4. If you don’t need to make DB1 the primary database again, you are set. Life goes on. DB1 will catch up with DB2 again as time goes by. However, if DB1 is better equipped, with more memory, better CPU, more disk space, etc.; is closer to where most updates and/or queries originate; or is otherwise preferable, follow the steps below to make DB1 the primary database again.

5. Start by “locking” DB2 as READ-ONLY. You can achieve this with the syntax “FLUSH TABLES WITH READ ONLY”. (Or, you can pause all writes from the application(s), if that’s possible in your environment, and make sure existing write transactions are given the opportunity to complete.) Soon DB1 will catch up with DB2. The time to catch up with ChangeSet2 should be much shorter than the time to catch up with ChangeSet1.

6. Now we can have DB1 serving the traffic, since it has the same content as DB2. Stop replicating from DB2 to DB1 and direct apps to write to DB1. New changes (ChangeSet3) are applied to the one-time, and now current, primary, DB1.

7. Let’s quickly unlock DB2 with the syntax “UNLOCK TABLES”. Then we can set up replication with the new syntax, “REPLICATE DB2 WITH FORCE DIFFERENTIAL FROM DB1”. DB2 is configured to replicate from DB1 now, starting from the beginning position where it was different from DB1. In other words, DB2 starts to catch up with CS3 and whatever future changes are made to DB1.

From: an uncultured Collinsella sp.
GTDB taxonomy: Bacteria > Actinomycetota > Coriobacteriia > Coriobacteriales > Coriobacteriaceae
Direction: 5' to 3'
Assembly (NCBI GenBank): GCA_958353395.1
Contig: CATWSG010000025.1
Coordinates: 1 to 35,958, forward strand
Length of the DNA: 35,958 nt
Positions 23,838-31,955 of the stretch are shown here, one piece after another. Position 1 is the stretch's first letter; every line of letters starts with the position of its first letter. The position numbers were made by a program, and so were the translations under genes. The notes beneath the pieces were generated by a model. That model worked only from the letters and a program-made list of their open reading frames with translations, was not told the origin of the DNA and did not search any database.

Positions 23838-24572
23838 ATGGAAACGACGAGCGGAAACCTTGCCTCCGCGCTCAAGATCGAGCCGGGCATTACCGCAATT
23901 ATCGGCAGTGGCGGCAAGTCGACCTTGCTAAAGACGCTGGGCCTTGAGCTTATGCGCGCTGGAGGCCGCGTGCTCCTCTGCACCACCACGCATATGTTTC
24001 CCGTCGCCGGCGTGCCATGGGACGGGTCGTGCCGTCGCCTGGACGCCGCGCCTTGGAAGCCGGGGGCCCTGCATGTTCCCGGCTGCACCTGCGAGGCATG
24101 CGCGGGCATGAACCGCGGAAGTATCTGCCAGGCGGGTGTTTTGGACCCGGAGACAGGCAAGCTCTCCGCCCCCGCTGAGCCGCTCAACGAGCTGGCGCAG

scenario-2-i-want-to-upgrade-my-network-one-cluster-at-a-timeScenario 2: I Want to Upgrade my Network, One Cluster at a Time

In this scenario, you need to upgrade your servers or networking connections, without taking the system down. These may be software or hardware upgrades/fixes. For example, you need to upgrade the OS on your servers to a new version, or you want to add more main memory and new SSDs to your machines. You want to rotate through clusters in my network to perform the upgrade. This section will describe how to perform this kind of rolling upgrade for SingleStore clusters.

Since you need to rotate through your entire network to perform the upgrade, you just need to look at a pair of DR clusters at a time. The goal is to upgrade one node, then the other, with minimum downtime and no data loss.

1. Before the upgrade starts, DB1 is serving the traffic, and DB2 is replicating from DB1.